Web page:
Chutes and Ladders

by Alice Dommert
January 29, 2018
Meditation

I was thinking over the weekend that it feels ironic that some days I am spreading the work to get your body moving and other days I am all about sitting still in meditation. It feels like opposing messages. They are opposite, but not opposing. We need both.

One of the beautiful gifts of the work I do is that I get to loop back over and over again as I work with different groups to the practices. In the past I was a learn quick and move on to the the next new, shiny thing. Life has more than once allowed me to land on that big chute where I had to slide all the way back to the beginning of the game board, like in Chutes and Ladders.

In my first mindfulness class, the first meditation practice I learned was the body scan. It a simple practice where you lie on the floor and check in with your body from toes to head. I always feel asleep.

That may seem like a fail, falling asleep in a meditation. In this case, it was a big success. I could relax and fall asleep which in itself is a great skill.

As life gets busy it is easy to spend quite a bit of time living outside your body while thinking of the future or the past, preoccupied with your thoughts and disconnected from your physical body. The body can inform us of a lot of things if we are actually paying attention.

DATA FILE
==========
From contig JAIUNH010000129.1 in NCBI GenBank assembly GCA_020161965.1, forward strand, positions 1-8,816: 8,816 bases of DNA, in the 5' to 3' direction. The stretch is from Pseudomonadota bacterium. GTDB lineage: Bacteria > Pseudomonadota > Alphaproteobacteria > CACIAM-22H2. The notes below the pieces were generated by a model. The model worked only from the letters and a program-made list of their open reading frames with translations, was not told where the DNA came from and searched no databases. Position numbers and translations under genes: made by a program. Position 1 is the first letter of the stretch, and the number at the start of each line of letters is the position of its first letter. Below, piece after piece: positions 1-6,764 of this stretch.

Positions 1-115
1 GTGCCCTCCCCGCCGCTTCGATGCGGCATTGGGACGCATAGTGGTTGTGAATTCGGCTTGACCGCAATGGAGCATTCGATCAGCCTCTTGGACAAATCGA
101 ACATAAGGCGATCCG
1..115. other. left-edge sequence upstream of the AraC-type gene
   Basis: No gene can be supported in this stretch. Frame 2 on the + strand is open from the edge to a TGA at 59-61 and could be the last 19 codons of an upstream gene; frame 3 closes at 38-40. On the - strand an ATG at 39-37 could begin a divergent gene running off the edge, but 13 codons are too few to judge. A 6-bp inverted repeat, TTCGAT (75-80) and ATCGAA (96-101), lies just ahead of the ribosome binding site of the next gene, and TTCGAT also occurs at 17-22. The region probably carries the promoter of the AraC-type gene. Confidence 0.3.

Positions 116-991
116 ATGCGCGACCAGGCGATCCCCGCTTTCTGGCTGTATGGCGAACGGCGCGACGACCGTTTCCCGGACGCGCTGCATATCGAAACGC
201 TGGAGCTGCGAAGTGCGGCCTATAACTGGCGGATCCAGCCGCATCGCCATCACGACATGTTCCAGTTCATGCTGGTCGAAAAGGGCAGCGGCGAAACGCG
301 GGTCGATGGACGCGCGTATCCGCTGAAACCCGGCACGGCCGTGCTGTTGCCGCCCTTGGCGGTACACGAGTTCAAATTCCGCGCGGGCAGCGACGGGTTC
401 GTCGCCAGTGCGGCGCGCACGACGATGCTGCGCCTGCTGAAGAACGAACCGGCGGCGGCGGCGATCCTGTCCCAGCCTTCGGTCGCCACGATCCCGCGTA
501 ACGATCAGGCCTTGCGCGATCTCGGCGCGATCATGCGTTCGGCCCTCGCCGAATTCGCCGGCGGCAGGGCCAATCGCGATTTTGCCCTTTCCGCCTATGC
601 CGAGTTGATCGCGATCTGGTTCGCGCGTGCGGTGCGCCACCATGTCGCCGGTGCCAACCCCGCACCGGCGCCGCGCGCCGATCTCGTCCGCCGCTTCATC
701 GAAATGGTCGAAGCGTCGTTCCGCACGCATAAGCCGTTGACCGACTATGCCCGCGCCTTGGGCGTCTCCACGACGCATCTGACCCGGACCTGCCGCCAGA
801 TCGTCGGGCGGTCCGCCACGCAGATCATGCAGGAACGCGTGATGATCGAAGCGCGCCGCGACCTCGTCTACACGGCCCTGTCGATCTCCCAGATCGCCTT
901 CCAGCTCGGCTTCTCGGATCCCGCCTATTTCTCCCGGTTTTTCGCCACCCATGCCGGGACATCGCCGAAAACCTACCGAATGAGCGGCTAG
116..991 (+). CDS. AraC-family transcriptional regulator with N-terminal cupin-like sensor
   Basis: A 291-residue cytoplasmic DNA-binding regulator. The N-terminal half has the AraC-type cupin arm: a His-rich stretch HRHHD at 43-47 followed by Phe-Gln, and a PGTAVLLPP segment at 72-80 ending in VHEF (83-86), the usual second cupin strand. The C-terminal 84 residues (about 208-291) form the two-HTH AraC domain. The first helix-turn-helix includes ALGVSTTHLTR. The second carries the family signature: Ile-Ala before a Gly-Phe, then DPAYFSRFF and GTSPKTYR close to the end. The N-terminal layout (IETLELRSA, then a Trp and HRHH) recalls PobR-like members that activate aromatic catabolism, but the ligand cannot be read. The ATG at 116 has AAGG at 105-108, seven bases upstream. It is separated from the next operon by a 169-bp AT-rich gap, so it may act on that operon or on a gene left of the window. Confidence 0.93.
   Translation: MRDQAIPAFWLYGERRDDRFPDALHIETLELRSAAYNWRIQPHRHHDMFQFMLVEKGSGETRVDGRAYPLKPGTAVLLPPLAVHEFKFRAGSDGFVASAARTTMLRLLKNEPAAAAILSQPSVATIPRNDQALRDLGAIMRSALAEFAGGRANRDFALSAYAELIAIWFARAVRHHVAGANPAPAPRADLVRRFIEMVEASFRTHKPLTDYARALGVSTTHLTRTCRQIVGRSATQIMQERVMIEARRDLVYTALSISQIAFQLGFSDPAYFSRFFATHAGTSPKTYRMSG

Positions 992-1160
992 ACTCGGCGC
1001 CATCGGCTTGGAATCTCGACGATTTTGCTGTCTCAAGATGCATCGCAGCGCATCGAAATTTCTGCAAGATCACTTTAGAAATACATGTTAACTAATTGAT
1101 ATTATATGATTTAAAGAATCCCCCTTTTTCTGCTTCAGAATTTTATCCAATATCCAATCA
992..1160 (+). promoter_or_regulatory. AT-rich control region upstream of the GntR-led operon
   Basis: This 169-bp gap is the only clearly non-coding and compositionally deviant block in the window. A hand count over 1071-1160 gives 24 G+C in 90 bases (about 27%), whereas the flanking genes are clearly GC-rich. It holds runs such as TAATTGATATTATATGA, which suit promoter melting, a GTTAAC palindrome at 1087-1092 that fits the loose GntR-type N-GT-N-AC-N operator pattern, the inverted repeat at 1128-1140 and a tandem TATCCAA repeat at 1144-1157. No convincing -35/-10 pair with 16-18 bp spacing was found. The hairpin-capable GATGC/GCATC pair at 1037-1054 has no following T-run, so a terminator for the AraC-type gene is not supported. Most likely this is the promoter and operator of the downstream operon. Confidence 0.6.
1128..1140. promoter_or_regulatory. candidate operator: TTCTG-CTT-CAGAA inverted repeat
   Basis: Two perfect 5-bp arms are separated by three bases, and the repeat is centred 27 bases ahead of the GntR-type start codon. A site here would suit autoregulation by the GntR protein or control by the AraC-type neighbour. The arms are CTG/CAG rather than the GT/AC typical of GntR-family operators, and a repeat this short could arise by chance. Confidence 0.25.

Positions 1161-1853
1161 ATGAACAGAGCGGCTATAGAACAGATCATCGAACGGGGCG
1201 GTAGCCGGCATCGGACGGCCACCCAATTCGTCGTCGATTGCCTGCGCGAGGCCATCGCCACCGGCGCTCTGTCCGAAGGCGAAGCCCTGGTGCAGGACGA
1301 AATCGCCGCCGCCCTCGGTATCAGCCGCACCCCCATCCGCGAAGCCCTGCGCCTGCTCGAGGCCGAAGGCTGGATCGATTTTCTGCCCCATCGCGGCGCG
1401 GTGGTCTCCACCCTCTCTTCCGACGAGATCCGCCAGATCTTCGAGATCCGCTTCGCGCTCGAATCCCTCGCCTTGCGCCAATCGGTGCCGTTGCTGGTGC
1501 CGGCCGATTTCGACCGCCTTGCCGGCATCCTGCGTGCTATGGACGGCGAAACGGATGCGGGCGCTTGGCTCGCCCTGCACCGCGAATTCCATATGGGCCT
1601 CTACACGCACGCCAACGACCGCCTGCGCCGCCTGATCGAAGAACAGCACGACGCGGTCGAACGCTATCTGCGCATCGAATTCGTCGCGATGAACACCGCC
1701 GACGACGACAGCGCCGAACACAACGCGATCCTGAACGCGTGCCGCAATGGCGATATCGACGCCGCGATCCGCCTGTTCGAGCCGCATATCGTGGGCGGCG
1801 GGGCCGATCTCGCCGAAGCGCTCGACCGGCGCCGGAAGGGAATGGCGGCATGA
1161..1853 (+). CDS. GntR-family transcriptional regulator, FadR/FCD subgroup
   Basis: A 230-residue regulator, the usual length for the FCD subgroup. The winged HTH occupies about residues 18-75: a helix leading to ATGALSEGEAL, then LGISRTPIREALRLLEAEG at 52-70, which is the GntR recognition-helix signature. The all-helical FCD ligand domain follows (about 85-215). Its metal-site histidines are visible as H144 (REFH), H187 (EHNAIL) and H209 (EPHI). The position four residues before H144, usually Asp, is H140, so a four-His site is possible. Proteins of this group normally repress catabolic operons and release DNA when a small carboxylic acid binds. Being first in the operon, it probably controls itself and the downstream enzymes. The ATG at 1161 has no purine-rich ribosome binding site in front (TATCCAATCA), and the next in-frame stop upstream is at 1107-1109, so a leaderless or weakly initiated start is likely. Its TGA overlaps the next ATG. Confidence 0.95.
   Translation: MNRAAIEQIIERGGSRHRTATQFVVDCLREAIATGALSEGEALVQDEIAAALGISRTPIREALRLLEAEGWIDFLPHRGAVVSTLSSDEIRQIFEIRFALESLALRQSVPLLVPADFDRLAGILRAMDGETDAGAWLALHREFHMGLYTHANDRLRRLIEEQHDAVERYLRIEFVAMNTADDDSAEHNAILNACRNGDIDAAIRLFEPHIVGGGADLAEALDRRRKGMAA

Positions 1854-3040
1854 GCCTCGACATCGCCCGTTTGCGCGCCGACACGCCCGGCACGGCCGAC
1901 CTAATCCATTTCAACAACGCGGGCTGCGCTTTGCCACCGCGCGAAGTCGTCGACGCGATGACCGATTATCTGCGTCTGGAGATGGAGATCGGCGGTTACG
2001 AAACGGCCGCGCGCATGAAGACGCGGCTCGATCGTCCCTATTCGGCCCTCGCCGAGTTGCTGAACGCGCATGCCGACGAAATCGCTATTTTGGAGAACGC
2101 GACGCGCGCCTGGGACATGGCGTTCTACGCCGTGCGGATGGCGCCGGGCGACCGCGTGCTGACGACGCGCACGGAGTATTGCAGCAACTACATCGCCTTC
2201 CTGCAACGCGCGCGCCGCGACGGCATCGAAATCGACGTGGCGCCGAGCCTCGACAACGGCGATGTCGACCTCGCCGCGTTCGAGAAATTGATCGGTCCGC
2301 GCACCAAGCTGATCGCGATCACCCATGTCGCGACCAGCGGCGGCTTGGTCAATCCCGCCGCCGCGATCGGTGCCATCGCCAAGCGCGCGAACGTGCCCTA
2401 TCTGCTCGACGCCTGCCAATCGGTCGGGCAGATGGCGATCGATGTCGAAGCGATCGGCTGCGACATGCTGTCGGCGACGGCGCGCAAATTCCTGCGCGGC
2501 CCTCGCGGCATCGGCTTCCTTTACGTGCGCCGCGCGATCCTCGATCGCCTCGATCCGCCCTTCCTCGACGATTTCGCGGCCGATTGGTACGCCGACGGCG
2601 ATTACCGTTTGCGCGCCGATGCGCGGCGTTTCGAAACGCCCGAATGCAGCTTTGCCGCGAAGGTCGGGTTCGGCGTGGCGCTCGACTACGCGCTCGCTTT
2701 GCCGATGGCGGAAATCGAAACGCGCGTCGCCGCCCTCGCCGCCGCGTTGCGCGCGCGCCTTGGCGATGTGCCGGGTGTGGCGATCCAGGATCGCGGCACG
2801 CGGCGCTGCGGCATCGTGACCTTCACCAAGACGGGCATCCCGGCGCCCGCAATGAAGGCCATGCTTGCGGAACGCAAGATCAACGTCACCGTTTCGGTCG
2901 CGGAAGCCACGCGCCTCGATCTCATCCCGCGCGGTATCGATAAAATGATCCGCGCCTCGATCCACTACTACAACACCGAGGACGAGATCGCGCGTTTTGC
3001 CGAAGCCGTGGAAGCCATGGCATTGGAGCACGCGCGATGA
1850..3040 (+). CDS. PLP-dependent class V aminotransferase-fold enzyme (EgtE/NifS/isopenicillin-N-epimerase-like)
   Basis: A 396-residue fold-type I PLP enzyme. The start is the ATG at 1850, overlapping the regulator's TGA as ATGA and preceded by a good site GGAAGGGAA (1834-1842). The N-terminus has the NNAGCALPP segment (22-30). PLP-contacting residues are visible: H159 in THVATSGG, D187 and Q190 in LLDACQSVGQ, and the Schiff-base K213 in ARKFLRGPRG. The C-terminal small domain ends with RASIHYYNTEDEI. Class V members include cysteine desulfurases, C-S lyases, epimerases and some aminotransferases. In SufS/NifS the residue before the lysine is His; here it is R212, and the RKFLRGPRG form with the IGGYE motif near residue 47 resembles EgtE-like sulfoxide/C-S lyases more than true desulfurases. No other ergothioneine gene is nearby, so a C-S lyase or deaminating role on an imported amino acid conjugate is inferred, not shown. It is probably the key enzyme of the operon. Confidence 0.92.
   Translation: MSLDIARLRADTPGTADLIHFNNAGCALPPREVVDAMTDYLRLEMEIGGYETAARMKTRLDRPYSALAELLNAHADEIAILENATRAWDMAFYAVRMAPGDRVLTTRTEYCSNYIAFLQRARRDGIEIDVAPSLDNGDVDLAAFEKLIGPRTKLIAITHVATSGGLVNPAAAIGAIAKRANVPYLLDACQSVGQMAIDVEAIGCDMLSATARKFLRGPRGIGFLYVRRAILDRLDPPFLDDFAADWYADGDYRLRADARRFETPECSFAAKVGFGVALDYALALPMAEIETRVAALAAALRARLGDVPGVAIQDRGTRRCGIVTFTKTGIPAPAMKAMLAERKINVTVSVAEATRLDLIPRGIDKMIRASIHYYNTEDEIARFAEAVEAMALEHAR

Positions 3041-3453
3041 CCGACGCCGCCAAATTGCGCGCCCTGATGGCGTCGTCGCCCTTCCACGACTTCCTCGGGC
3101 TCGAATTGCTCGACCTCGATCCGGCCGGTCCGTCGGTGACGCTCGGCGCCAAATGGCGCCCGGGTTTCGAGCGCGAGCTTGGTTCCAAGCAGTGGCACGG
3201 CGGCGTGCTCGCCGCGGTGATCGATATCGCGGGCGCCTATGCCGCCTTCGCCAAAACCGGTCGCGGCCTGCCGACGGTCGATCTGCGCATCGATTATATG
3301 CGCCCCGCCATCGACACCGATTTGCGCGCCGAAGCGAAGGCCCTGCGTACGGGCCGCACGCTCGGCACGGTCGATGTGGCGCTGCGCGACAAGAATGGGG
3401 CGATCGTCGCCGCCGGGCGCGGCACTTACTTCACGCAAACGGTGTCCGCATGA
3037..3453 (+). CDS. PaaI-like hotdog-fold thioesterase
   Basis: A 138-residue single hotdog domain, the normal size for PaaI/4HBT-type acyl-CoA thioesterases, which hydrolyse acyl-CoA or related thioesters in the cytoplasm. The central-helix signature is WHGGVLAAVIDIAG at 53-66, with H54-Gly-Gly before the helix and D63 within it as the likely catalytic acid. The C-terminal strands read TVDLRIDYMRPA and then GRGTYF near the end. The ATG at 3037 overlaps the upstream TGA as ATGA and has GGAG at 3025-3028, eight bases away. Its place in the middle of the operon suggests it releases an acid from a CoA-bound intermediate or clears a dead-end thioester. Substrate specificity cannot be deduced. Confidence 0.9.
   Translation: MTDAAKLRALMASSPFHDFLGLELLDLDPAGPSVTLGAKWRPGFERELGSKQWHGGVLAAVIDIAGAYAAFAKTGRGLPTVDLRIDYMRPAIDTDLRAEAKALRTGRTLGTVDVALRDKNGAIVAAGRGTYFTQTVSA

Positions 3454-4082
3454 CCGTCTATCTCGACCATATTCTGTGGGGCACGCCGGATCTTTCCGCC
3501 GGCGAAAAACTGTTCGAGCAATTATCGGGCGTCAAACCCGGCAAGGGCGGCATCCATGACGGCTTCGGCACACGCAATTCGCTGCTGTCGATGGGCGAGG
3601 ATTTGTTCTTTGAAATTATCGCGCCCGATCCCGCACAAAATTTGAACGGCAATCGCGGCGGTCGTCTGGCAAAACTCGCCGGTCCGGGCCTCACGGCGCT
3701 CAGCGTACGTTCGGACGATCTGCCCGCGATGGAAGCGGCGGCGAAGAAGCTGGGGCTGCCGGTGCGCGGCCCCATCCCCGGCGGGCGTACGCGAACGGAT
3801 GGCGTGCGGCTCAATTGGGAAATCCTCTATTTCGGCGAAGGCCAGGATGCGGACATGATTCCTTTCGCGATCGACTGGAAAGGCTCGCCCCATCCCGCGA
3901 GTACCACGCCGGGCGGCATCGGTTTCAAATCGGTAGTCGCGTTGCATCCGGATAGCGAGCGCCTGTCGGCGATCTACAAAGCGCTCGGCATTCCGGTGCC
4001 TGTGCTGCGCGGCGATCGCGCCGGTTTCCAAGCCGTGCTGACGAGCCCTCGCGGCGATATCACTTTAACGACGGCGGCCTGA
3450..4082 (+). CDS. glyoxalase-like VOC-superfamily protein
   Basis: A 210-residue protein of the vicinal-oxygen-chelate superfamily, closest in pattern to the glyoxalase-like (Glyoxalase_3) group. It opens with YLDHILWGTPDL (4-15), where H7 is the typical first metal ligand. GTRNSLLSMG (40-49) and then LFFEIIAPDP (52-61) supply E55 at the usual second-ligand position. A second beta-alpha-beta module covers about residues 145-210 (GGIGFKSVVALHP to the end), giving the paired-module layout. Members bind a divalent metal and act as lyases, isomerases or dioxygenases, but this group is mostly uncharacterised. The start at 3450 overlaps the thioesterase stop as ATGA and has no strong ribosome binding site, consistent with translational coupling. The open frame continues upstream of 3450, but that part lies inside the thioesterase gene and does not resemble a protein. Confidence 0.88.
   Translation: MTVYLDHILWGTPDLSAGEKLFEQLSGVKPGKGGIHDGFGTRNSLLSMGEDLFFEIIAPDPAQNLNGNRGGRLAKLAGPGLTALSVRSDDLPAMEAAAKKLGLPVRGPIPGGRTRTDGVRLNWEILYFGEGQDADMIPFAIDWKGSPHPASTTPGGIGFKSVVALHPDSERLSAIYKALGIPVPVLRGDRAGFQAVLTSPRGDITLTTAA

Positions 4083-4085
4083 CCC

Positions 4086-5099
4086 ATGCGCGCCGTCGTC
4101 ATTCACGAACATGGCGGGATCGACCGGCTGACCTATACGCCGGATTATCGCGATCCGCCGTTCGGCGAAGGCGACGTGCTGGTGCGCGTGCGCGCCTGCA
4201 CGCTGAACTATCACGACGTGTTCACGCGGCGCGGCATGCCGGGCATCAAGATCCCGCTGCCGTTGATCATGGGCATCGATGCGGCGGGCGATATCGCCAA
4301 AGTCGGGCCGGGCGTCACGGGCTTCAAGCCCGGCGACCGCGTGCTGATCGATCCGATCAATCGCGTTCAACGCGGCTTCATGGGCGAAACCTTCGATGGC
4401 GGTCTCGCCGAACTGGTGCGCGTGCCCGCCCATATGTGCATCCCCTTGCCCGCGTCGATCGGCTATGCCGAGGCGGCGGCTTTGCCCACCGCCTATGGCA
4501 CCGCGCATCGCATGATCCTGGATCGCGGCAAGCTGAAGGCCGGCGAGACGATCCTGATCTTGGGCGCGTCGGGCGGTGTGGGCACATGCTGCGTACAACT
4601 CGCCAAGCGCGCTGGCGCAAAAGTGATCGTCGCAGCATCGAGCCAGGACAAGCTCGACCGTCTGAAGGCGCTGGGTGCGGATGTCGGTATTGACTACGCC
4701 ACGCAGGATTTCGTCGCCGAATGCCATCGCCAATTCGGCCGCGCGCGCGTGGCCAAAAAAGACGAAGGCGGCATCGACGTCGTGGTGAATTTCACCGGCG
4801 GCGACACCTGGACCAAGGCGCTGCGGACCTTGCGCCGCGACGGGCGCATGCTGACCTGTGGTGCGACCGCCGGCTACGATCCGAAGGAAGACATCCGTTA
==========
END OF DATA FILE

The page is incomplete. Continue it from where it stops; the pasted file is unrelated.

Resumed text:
The body is like a piece of soft clay. All of our experiences leave an imprint that stays with us. We keep adding imprint after imprint after imprint. These show up in the body as sensations; physical tension or emotions. When we take the time to notice and investigate we can soften and release these sensations.

Mindfulness is paying attention to your life in the present moment. The body scan is a formal meditation practice that builds your skills in mindfulness.

The body scan meditation is a practice to check-in with your body,
to physically ground and anchor you to the present moment.

A body scan practice can help you:

  • notice tension in an area of your body and release it
  • get anchored to where you are physically at this moment, get out of your head
  • practice non-judgement, noticing each body part and accepting it as it is with compassion
  • sleep better using this a tool for relaxation and calming of the mind
  • notice a “gut feeling” or other message your body may be giving you about a situation
  • gain insight to connect the things in your life to physical sensations in your body

Also, here are a 10 and 20-minute guided audio Body Scan Meditation and a Body Scan Script with further details.

I hope you can find time this week to lie still, and find that sense of presence and peace. It is divine.

Alice Dommert

Alice Dommert

Founder, Wholebeing Architect

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